The controversy brewing over control of Jackson's airport is inherently political. Sen. Josh Harkins, a Flowood Republican, says he will submit a bill to turn over management of the Jackson-Medgar Wiley Evers International Airport to a commission appointed by Mississippi's Republican governor.
The controversy brewing over control of Jackson's airport is inherently political. Sen. Josh Harkins, a Flowood Republican, says he will submit a bill to turn over management of the Jackson-Medgar Wiley Evers International Airport to a commission appointed by Mississippi's Republican governor. Currently, the city's Democratic mayor and Jackson City Council appoint the airport's leaders.
However, state Sen. John Horhn, D-Jackson, believes that the dispute could hinge on the outcome of the national presidential election. "Ultimately, the decision will be up to the Federal Aviation Administration, who has to approve governance changes," Horhn said at Friday Forum at Koinonia Coffee House today.
Horhn, chairman of the Senate Economic Development Committee for the past four years, said the FAA does not allow airport income to go to state governments; most airports are either municipally and regionally operated. He said a Democratic president's transportation secretary, who oversees the FAA, would be friendlier to Jackson in a legal battle with the state.
The legislation, if successful, would replace the current five-member board of commissioners, whom the mayor of Jackson nominates and the city council approves, with a seven-person commission. Hinds, Rankin and Madison counties would each have two members and one at-large member, all of whom the governor would appoint.
Horhn said the airport fight is symbolic of the years-long back-and-forth between Jackson and Republican officials for control of resources.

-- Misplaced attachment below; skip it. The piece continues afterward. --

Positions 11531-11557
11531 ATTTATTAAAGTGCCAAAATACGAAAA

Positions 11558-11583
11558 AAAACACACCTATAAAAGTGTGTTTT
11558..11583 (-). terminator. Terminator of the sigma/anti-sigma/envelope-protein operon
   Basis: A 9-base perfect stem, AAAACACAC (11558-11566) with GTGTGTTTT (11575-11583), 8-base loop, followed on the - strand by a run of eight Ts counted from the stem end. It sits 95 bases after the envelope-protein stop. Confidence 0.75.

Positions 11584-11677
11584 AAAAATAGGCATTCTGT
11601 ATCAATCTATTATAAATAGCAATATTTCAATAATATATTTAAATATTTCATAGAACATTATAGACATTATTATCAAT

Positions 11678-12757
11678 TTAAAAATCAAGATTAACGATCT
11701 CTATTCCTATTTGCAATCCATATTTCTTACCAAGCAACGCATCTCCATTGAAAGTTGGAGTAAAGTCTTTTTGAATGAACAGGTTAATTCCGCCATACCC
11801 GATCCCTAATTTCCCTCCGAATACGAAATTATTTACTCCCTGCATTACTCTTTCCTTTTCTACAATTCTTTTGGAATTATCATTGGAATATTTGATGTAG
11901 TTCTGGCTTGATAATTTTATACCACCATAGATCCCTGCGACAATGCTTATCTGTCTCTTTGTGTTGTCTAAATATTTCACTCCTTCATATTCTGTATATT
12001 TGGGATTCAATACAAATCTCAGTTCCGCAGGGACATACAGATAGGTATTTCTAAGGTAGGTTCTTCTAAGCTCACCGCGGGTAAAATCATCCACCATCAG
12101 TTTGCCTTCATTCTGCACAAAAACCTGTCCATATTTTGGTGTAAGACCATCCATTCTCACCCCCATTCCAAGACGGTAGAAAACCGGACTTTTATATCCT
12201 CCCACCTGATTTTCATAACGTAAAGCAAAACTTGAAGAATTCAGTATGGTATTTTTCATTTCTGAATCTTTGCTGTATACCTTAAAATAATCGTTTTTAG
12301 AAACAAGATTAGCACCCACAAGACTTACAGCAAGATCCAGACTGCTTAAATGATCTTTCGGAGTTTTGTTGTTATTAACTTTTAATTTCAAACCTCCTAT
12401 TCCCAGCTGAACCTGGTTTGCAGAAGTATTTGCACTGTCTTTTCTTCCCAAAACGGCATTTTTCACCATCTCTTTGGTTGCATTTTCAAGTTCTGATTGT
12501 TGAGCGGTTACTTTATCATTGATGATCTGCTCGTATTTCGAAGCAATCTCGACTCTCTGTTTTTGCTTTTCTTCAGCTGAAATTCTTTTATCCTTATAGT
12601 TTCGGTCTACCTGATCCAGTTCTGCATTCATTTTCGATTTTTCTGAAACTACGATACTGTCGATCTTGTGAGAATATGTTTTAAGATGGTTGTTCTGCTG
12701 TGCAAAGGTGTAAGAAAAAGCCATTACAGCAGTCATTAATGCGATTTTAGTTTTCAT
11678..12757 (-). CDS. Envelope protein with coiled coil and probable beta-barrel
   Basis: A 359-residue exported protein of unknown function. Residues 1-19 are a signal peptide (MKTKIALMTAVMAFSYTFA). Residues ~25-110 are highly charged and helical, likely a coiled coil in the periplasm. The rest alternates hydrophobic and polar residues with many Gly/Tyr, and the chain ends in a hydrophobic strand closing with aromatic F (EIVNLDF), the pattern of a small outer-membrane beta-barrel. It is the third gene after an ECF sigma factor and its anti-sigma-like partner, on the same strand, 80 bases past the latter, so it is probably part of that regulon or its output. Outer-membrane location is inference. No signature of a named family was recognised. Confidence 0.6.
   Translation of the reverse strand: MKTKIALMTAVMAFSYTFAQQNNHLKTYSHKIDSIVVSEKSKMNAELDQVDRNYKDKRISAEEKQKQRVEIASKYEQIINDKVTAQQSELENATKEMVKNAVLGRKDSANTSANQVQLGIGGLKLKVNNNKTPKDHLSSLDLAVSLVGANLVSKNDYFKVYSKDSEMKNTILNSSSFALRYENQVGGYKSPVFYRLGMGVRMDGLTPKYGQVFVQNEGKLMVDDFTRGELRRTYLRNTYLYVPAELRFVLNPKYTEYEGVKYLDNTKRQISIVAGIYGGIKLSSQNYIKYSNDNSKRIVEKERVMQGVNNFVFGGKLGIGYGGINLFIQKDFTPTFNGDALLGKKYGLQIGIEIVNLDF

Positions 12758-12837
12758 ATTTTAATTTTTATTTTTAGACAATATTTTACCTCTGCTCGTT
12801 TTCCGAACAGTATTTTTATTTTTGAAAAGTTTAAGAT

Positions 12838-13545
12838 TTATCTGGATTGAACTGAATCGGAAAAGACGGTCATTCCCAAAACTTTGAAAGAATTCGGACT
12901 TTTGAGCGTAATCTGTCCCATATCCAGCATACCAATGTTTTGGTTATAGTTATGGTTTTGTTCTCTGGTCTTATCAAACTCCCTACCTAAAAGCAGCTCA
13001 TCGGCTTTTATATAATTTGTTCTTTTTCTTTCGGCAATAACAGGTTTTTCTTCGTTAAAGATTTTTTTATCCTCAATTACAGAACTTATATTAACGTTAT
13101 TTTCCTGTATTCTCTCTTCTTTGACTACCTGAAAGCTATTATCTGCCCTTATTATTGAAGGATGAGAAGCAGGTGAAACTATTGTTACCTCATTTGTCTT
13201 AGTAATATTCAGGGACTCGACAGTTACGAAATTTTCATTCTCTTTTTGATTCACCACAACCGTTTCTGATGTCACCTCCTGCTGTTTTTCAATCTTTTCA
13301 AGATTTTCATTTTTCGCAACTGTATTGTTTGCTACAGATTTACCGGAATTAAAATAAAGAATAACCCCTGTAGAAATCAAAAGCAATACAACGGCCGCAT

In an earlier interview, sponsor Harkins reinforced that his effort is to wrest full control of resources away from Jackson. He said the airport is a huge economic-development driver that shuts out Rankin County because the county doesn't have a voice in operational decisions.
"It's similar to the wastewater issue we have," Harkins said. "If anything wants to be developed in the city of Jackson, it's got to go through the City of Jackson to get approval. When one county or city is controlling development or economic development in another county, more than likely (other cities and counties) would want a seat at the table."
Horhn says the fight for the airport is not about revenue--the city receives approximately $100,000 in revenue from the airport annually--but governance and power. He added that disinvestment in the city of Jackson has been ongoing in past years, with more state workers moving out of the city, taking retail and commerce along with them. As a capital city, Jackson has lost the benefits previously gained from housing the state government. State-owned properties are exempt from ad-valorem taxes, which erodes an already struggling tax base in Jackson, while infrastructure needs have continued to rise with minimal help from the state Legislature.
Nonetheless, Horhn said Jackson Democrats and the Republican leadership should negotiate but that he and the city's Democrats will play hardball if necessary.
Horhn said Mississippi needs to get away from strict party-line--red vs. blue--politics. He said much about Mississippi's race relations in the state are driving policies and decisions made in the state government--and that needs to change.
"We're being red-lined by the corporate community," Horhn said. "I think that it can be turned around, but it needs to be a purple decision."
Also see: JFP Editorial: Need 'Good Faith' Before Regionalization
News editor R.L. Nave contributed to this story.